Work by Julian Dashper
April 24 – June 18, 2009
The gallery presents two painters John Nixon (b. 1949) living in Melbourne, Australia and Julian Dashper (b. 1960) based in Auckland, New Zealand, who have exhibited in our Foley street location back in 1997. Both are concerned with ‘painting’ as a subject rather then a process, opening up the lexicon of possibilities for painting in general, painting not as a vehicle for personal narrative but a subject in itself.
John Nixon sees his role as artist as a producer not of consumer goods but of ideas, methods, strategies, information, research and demonstration. The function of the artist is to act as a laboratory of ideas of the experiment of art and as such he created 30 years ago an umbrella name for such a development, EPW: Experimental Painting Workshop. One project was set in the colour orange, EPW: Orange, originally a five year plan to produce orange paintings which ended up becoming a total oeuvre.
The paintings exhibited here are part of EPW: Polychrome, colour stripe paintings but under the banner of Applied Painting, a project looking at various possibilities for painting like theatre sets, costumes, colour music compositions, wall-paintings and here particularly examining colour flags. A series of three primary colours and three secondary colours come randomly mixed with black or silver, letting colour systems and randomness co-exist.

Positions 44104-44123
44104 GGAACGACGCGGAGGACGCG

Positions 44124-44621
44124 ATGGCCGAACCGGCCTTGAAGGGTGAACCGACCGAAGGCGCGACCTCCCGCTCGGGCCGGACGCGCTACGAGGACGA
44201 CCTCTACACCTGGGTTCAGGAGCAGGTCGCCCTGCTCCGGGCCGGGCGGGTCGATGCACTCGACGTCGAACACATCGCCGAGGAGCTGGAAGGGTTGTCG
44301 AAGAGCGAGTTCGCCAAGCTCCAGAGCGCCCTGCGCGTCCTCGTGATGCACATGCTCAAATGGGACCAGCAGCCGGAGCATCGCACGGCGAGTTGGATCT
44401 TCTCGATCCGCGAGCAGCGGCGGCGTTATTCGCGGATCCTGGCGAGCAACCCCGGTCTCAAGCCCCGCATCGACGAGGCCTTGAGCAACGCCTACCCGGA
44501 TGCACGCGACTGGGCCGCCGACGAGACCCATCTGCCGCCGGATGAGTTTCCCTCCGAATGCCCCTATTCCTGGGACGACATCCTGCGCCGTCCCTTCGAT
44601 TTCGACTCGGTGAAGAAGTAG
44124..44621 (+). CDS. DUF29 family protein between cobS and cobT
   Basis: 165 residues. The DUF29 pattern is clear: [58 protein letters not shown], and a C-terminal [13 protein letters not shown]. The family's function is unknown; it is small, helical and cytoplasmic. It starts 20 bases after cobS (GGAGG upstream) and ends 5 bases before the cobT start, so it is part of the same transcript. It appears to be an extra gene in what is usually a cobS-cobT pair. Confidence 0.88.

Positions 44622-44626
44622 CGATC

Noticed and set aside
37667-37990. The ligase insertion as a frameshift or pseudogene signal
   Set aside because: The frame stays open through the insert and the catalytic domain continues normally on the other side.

Julian Dashper’s work focuses on the histories, theories and more general or popular ideas of abstraction (in particular abstract painting), conceptualism and minimalism as a working methodology. The geographical positioning of New Zealand globally and how his country receives and disseminates visual information is also a core subject in Dashper’s work. His practice manifests itself in various forms, including paintings, unique photographs of paintings, found objects that he infuses with abstract images.
For his exhibition, Dashper will show, among other works, a new piece, Untitled (Who’s Afraid of Red, Yellow and Blue # 5). This is based on the legendary work by Barnett Newman.